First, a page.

Monday, May 19, 2014

Linked-In Scams

Linked-In is the latest targets for a number of scams.   Problem is, Linked-In spams its users so mercilessly that it is hard to tell the scam e-mails from the real deal.

Even though I closed my Linked-In account more than a year ago, I still get e-mails purportedly from Linked-In, claiming that someone wants to "friend" me or whatever they call it.   The e-mails look real, but apparently they are not, and are designed to load a trojan that steals bank account information.   Some fun!

But a lot of other people, including myself, were reporting that Linked-In was apparently sending out friend requests under your name, to random people in their universe.   I found several names on my list of connections, and have no idea how they got there.  These are people I have never known, contacted, or had anything to do with.   They are in fields that are as far away from my endeavors as possible.

Worse yet, I ended up getting many requests to connect from people I have never heard of, as well.

So, I shut down my account with Linked-In and walked away from it.   I never got anything out of it, and I suspect few people do.  It is just another time-waster for people in the cubicle who want to something to do besides work.  (hint:  Start a blog, instead).

I have written about Linked-In before, with its staggering over-valuation in the stock market - an astounding 445 at the time of this writing, predicted to be nearly 3,000 next year (how is that even possible?).  (According to other sources, their P/E ratio is over 800) Even Facebook has better numbers than this - and they are declining as well!

Is Linked-In the victim of online fraudsters - or is it just showing flop sweat?   In the social networking arena, having lots of links and connections between people is essential, so that folks, when they go online, fell "connected".   Still others like to inflate their resume, so to speak, by linking with as many people as possible.   

Linked-In plays the social media game of asking everyone in your e-mail address book to link with you.   This not only includes addresses you have added to the address book, but apparently also people you have received e-mail from.   This could get sticky.

Say, for example, Tom is a young accountant who is married and has two kids.   Tom also likes to go online and cruise various sex sites, which his wife does not know about.   He sends an e-mail to someone who is on such a site, thinking that "TOM123456" is sufficient anonymity to protect his identity.   "Cherry" who is a buxom blond (or says she is, online anyway) answers his e-mail.  They exchange some harmless flirting over the Internet and Tom thinks that is all there is to it.

But a month later, "Cherry" (actually a middle-aged man) gets a Linked-In invitation from "Tom".  Intrigued she/he goes on the site and finds out Tom's real name, address, phone number, marital status, work status, the name of his employer, etc.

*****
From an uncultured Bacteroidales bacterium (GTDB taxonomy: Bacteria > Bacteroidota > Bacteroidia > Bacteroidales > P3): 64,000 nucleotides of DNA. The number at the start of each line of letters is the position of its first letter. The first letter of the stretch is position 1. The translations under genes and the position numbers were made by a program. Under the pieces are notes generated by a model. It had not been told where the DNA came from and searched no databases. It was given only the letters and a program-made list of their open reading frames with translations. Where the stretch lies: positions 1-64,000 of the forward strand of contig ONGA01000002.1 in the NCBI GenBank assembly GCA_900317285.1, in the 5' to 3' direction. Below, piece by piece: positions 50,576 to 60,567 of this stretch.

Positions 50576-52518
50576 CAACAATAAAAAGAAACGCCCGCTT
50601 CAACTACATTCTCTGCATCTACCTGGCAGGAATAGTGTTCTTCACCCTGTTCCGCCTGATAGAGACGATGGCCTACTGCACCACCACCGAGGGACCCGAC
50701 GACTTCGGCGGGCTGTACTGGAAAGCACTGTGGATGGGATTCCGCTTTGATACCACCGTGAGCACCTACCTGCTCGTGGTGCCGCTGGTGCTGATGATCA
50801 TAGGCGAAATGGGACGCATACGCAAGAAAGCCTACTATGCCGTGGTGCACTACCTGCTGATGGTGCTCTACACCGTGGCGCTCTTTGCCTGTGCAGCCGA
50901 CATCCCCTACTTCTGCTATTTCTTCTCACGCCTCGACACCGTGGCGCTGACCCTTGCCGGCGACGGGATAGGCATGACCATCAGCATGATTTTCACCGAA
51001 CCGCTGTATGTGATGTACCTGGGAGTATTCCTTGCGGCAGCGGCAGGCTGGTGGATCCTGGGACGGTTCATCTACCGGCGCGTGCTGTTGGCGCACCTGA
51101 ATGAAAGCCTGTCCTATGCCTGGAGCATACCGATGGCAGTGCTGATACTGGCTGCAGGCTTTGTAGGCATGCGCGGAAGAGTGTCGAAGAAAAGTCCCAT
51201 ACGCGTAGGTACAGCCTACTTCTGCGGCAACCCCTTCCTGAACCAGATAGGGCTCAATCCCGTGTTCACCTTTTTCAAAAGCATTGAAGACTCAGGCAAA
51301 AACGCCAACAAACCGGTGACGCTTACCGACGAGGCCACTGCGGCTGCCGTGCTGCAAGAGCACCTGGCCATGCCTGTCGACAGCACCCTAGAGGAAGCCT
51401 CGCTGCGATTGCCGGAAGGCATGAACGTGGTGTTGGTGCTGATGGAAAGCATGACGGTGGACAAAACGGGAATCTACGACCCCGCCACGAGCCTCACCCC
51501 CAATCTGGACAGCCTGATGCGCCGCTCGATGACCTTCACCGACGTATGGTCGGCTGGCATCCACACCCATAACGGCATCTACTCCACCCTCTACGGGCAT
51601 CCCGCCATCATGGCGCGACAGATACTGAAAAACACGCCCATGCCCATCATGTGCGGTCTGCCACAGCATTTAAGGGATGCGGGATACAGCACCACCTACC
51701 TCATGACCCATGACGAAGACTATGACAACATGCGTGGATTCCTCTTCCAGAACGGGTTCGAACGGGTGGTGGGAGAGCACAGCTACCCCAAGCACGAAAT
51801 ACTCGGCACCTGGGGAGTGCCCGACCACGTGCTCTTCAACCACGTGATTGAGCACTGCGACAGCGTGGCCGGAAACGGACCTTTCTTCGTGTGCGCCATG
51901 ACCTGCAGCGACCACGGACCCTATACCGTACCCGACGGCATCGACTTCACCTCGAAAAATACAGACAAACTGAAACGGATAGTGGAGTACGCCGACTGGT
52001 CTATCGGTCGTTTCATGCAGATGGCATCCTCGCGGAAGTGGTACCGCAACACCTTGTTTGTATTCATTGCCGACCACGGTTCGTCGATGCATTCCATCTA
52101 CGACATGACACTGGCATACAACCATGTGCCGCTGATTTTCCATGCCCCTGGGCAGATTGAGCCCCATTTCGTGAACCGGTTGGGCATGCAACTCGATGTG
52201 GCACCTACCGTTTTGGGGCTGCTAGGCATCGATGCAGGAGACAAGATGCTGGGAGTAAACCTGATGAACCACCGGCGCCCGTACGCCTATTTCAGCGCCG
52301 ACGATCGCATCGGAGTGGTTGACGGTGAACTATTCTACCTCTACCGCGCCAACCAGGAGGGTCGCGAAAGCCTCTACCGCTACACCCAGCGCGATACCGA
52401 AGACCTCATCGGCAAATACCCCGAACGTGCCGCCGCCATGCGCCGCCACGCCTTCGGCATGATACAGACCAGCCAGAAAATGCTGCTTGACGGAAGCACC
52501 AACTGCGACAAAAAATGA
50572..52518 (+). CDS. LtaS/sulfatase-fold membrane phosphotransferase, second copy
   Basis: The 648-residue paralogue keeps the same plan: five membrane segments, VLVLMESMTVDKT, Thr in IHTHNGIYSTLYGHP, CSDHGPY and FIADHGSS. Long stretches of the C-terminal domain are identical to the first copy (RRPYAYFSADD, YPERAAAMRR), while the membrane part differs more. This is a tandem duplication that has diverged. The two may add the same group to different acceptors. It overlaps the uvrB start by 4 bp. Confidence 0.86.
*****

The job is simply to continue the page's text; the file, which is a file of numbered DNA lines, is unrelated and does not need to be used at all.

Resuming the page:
It is a blackmail scenario waiting to happen.

Social media sites like that are dangerous, as they make "connections" to people you might not want to connect to.   Google Plus is just as bad, as it is by default, turned ON, when you use a Google product, and it automatically suggests that you "connect" with people "you may know" - someone you may have e-mailed long ago.

The problem is, suppose it was someone you were trying to avoid or wanted nothing to do with?  Social Networking sites allow you to "Friend" someone, but not "Unfriend" them, at least not in a dramatic way.  You can "Like" things and people, but not "loathe" or "despise".   Social networking sites presume that everyone is happy-go-lucky and no one has an abusive ex-spouse that you had to get a restraining order against.

And this is a situation that could backfire for Linked-In and others, if they are making connections that the users did not request.

Social Networking Seasickness, is the term I have attached to this and other phenomenon - the idea that you really don't know what is going on with your Social Network - what it is doing, who it is spamming in your name, what the terms of service allow them to do, or what you can even view in your own "news feed" half the time.   It is disorienting as you have no idea or only a rough idea of what is going on.   You have no control - some nameless algorithm does.

For this and other reasons, I closed my Linked-In and Facebook accounts.   I would like to close my Google Plus account as well, but it erases all my YouTube videos if I do.   I may just go ahead and do that, anyway, as no one watches them!

Social Networking - you can always just say "No."


  1. Linked-In's P/E Ratio was an astounding 1983 last year, meaning you would have to wait 1,983 years to get your money out of it. But good news, for 2015, it is projected to be "only" 475 and in 2016, 160. In 2017, an amazing 0.24.

    Problem is, no stock has a P/E ratio of 0.24, so the share price could go up, if these projections are correct. The question I have is, who uses this shit? I was on the site for a few years and it seemed to me to be a haven for resume-padders and people who think "networking" with strangers will generate clients.

    Who knows? Maybe that will work. We'll stay tuned and see. But in terms of my retirement money - too risky.

  2. Going from a P/E ratio of 1983 to 0.24 means that their profitability is going up by a factor of 82,625.

    Wow, how do they expand their profits by 82,000-fold.

    In the stock market, people wet their pants if you increased profits by 10%. By 82,000%?? Someone's head would surely explode.

    Do they really see that kind of growth? Are they slashing costs? Is advertising revenue exploding?

    I will be interested to see.


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